A couple weeks ago I turned 24. It’s not a particularly remarkable age. But as I finish my first year working full time and prepare for the start of graduate school, I find myself looking back on my childhood, noticing moments that gave shape to the different periods of my life. Certain memories float to the surface a bit faster than the others, ones that form an impression of youth, fuzzy at the edges, and bright with the colors that define what it meant to feel 5, 7, 10, and 14.
For me, those memories are of 1625 South Reeves St, the light pink walls of my bedroom, the way the cement walls of my elementary school would scratch my skin if I was pushed up against them while waiting in line for the water fountain, the navy, gray, and red of my plaid uniform, a time when I didn’t need glasses and my parents were married, my grandparent’s house before it was remodeled and – perhaps an odd memory to find floating amongst the rest – making tea for my father after dinner.
It was a habit that started when I was 9 or 10, old enough to be navigating my way around the kitchen alone. It wouldn’t happen every night – usually on Shabbat, or weeknights when his once chevrutah Rabbi Streicher came over to learn. I’d always use the Persian tea, the Sadaf brand that came in a dark green tea bag and had a hint of coriander, and add two teaspoons of sugar.
I’m sure I’m not the only daughter who’s made a cup of tea for her father after dinner, even amongst my non-Sefardi friends. But bringing tea to the man seated at the head of the table is undoubtedly a ritual that characterizes Middle Eastern homes. It’s a way of expressing respect and recognizing hierarchy – values that are deeply ingrained in my family’s heritage.
This is what I mean when I joke with my Barnard friends that my father IS the patriarchy. Making tea in the kitchen while men sit at the table is a textbook example of how cultures breed submissive daughters and wives.
It’d be all too easy to continue telling a story wherein my father was the tyrant who held me back from pursuing a fulfilling career and made me feel as if being married were the only valuable thing I could do with my life. Sadly, that is my mother’s story, but it’s not mine. (Her parents forbade her from becoming a psychologist, and when she announced that she wanted to get out of an unhappy marriage, her father responded that “divorce is a dirty word.”)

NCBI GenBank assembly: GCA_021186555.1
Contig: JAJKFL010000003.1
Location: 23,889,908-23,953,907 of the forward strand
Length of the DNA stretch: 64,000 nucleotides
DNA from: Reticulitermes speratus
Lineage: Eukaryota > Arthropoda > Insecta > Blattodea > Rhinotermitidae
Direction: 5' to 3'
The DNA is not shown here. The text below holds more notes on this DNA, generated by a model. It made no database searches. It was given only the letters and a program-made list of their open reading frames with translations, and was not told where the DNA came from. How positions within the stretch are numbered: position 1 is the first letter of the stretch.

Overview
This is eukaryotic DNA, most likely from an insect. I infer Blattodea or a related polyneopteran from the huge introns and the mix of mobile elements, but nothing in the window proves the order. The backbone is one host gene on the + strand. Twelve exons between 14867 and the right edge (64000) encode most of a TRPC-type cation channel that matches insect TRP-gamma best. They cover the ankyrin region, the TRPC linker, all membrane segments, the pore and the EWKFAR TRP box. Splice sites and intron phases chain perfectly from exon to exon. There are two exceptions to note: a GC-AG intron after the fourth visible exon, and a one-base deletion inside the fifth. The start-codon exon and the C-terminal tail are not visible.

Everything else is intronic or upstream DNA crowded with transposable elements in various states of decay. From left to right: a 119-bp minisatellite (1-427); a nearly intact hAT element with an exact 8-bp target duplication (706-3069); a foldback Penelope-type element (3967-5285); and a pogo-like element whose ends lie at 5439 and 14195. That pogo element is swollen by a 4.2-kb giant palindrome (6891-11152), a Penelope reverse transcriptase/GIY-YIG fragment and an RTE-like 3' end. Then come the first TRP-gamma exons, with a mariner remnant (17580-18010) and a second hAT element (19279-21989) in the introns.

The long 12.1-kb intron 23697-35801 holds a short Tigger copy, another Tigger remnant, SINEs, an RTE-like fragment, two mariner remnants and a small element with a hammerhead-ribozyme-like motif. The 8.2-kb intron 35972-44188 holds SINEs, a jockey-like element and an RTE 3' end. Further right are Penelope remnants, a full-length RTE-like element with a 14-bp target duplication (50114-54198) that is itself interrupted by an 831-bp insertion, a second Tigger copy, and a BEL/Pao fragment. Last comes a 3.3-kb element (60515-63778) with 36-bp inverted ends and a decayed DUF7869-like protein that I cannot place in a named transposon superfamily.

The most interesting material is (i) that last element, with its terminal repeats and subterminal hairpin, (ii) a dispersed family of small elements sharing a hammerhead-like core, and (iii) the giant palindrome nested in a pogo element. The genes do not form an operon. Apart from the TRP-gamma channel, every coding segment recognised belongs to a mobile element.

The truth is, I enjoyed the opportunities I had to make tea for my father. I think it gave me as much satisfaction to do something that he appreciated as it gave him nachas to be served tea by his daughter. These were often the moments in my childhood where I could sit with my father and he’d explain the book he was reading about the fall of the Ottoman empire after World War I, the halakhot of making tea on Shabbat, or what it means to refinance a loan on a house. Serving my father tea was as much a tribute to the patriarchy as it was a cultivation of my intellectual interests, and thereby a significant part of my feminist edification.
Of course, post-dinner tea became far more complicated once my real feminist “awakening” began at Barnard. I started to resent the fact that my brother was never expected to do anything me and my sister did. My father and I would fight about gender roles, women learning gemara, and whether or not a division of labor could make for a healthy marriage. More than anything, it infuriated me to no end that being served – whether it was tea, a cup of water, or dinner at the table – was something that gave him pleasure. I could not shake the conviction that this was a vestige of a patriarchal Middle Eastern world that was built on the backs of women in the kitchen.
All of those things may still be true, but, by my senior year, they stopped angering me the way they once did. In part because I was tired of having the same fights with my father every time I came home. But also because I started to recognize that – feminist or not – it makes me happy to do things for the people that I love.
In many ways the tea I serve my father is like my relationship with Orthodoxy – complicated. The lines between the rituals and traditions that make us feel connected and the ones that feel sexist or alienating are often quite blurred. Standing behind a mechitza and not counting towards a quorum is the most disenfranchising experience I’ve had in the Orthodox community. But the power of davening with a kehillah is also the very thing that keeps me coming back.
Perhaps the custom of a daughter making tea for her father is in indeed a vestige of the patriarchy, but it is not devoid of the other meanings it holds for me. And those are not things I’d willingly give up.
Happy Father’s Day.
Shira Eliassian is a Program Manager at JOFA and Editor of JOFA’s blog. She graduated from Barnard College with a B.A. in English Literature and will be beginning an M.A. in Religion at University of Chicago Divinity School in the Fall.